One great way you might not have thought of to optimise your website’s SEO so you can get found in Google searches by your ideal customers, is naming your images for SEO. If this sounds like you, and you're wondering WHY or WHAT you should be naming your images, you're not alone!
While we want to identify all SEO-naming opportunities, this blog post focuses on IMAGE NAMING in particular.
As Google says:
To boost your content’s visibility in Google Images, focus on the user by providing a great user experience: make pages primarily for users, not for search engines. Make sure that your visual content is relevant to the topic of the page. Google Image SEO Best Practices Source
Images with file names that describe the picture, will be more likely to be found by someone searching for YOU or YOUR PRODUCT improving your search engine page rankings for relevant keywords.
We deep dive into keyword research in our DRIVE TRAFFIC and SEO masterclasses, and also in our group coaching, so we won't be doing that in this blog post, BUT we can take a look at best practices for image naming, so you can start making a difference to how you show up in a Google search, from today!
Google rewards relevant keywords that truly represents what's on your web page, resulting in a greater user experience. That includes your text, links (inbound and outbound), images, video, and all the good things. Always remember this when you're optimising your images for SEO!
Why are images important for SEO?
- Images can engage visitors visually, and so they can improve time on page because (reducing bounce rate!)
- Images can encourage social sharing, which in turn leads to higher social proof and increased organic traffic.
- Images can give you extra keyword opportunities (read on for more about this!)
- Images can boost your organic traffic from Google image searches - how many times have you done a Google search, and then clicked IMAGES? MANY, we know!
- Use keywords you’ve already identified
- Name for users as well as search engines
- Keep the file name shorter (around 6 words is plenty)
- Make sure the file name describes the image.
- Separate each word with a hyphen
- Don't keyword stuff - Google considers this SPAM. Google hates keyword stuffing and regularly rolls stuff out to disrupt this from happening, and has stated it can harm your site’s rankings. Yikes!
When you're thinking about how to put your image names and Alt text together, just imagine a screen reader reading the words out without proper context, and consider how that sounds for your visitor.
How do you name your image for a Google search?
A descriptive filename with a relevant keyword tells Google what the image is about, instead of a generic or auto-generated name such as what comes off your camera or smartphone - like IMG_0273_76.JPG!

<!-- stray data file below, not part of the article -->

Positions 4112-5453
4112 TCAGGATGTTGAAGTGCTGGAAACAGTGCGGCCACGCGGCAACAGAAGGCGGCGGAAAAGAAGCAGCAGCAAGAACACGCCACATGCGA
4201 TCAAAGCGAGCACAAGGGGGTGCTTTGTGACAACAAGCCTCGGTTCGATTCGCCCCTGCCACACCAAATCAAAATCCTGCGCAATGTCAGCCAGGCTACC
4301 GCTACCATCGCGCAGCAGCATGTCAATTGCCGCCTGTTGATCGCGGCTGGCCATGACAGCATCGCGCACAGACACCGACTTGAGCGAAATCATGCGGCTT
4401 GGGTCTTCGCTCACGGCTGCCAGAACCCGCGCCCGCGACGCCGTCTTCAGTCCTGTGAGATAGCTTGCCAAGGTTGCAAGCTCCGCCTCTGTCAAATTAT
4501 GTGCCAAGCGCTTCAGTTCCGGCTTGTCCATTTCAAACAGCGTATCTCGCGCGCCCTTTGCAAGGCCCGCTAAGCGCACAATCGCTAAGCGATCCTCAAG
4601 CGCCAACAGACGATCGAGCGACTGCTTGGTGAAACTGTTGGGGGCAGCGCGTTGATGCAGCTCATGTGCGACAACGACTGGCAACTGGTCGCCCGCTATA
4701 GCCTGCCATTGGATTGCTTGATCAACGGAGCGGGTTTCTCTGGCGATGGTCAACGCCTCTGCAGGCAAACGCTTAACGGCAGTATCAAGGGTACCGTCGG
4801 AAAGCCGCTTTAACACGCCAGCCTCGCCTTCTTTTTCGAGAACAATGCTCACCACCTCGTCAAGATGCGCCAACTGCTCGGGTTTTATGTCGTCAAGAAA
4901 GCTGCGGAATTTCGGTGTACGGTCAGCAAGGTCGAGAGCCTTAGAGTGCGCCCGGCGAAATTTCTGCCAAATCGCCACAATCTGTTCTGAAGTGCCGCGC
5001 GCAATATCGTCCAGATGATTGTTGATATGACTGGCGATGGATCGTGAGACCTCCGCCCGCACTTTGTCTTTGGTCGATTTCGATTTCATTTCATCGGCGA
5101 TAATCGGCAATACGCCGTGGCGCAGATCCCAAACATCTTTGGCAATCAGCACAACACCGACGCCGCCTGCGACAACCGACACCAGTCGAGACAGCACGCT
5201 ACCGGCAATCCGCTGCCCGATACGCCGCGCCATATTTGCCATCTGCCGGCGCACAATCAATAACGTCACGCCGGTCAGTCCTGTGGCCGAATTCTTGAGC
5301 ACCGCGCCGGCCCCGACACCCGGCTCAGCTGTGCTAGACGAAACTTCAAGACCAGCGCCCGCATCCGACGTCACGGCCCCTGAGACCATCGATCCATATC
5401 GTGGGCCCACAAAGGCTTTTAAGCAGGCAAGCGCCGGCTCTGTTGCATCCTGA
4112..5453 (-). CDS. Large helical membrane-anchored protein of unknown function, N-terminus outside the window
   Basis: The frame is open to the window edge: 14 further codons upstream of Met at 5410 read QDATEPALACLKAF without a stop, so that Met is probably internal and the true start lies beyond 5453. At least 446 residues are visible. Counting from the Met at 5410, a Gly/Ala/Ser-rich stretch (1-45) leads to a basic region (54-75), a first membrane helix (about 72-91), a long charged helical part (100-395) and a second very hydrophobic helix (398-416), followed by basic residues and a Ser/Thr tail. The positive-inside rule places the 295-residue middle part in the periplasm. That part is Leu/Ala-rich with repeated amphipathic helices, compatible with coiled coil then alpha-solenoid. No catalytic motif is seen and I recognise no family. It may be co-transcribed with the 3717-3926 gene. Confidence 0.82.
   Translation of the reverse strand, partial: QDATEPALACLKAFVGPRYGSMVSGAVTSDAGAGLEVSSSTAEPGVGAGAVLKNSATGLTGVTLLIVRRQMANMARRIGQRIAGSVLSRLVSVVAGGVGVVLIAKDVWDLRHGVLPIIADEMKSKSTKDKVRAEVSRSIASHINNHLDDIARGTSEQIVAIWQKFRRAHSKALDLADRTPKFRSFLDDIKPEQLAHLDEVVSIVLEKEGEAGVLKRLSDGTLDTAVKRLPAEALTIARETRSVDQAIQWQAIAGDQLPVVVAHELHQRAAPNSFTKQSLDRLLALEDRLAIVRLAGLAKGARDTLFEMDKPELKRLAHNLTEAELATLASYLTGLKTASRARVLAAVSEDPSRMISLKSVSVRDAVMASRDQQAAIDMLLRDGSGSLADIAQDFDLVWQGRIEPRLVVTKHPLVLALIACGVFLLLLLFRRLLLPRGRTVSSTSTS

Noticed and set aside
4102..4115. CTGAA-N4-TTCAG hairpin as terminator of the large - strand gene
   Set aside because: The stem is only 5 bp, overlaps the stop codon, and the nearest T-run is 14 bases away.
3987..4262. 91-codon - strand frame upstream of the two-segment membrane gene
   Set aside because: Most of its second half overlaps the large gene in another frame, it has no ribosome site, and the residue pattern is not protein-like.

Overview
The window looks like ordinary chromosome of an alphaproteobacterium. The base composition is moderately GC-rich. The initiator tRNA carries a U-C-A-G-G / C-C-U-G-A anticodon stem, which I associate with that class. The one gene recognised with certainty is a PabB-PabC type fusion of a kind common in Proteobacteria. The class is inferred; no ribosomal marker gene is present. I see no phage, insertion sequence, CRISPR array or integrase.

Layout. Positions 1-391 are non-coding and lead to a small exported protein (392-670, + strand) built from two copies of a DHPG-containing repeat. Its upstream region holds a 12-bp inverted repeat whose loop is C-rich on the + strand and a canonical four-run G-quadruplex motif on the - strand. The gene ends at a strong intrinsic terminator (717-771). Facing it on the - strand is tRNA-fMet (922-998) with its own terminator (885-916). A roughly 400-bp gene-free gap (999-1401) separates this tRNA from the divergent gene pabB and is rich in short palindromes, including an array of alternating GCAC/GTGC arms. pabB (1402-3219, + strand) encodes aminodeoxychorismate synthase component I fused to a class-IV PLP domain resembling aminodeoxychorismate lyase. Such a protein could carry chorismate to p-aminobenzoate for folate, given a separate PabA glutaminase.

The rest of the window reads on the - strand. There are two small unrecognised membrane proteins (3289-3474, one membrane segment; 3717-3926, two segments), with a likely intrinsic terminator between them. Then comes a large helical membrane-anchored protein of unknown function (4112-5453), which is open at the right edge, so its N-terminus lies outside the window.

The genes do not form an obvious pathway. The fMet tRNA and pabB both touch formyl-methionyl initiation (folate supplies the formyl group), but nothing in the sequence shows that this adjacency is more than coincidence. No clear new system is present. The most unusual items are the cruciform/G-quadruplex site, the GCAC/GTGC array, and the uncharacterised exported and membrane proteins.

The filename is also used as the image URL when it's stored in a web location.
I have a keyword phrase for this blog; “SEO best practices for naming images” and the title is, "The nitty gritty of how to name images for SEO!"
So, to name the images I first strip it of “stop words” like “of" and "for”
Best-practice URLs typically have words separated by a hyphen (aka DASH!), so we’ll change it to “SEO-optimised-image-names”.
If you’re using a platform such as WordPress or Wix, the media library will have fields where you can change the alt text, title, caption, and filename/URL, unfortunately Shopify (one of my favourite platforms, and what I have built this website on!) DOES NOT!!!!
THINGS TO NOTE ~ TOP TIPS:
An image’s alt text is used either when the image doesn’t load, or is read by screen readers for people with visual impairment. It does not need to be written like a file name with hyphens, instead, write it directly to describe what's happening in the image, and there's no need to strip the “stop words” in the Alt text.
It directly describes your image under certain conditions, so it needs to be highly descriptive, grammatically correct, otherwise it could be confusing BUT it also shouldn’t be so long or too wordy! A quick way to get your Alt text going, is to use part of your title. The first image/graphic in this article, the Alt text is, "how to name your images to get found in google searches - SEO best practices for naming images." which is literally everything that is written in the graphic.
Optimising images for SEO goes well beyond just getting a keyword into the image file name. You need to use great images and graphics, and remember not to use your fabulously researched and high-performing keywords on unsuitable or irrelevant images and graphics just to get more keywords onto your page, because always remember, Google hates keyword stuffing!
Last but not least, remember that Google shares; “filenames and alt text are best when they’re short, but descriptive.” Get stuck into researching your best keywords to attract your dream customers and clients to your website, and then name your images so you get found in Google searches - life's too short to have badly named images!
Click here for Google's Search Engine Optimization Starter Guide.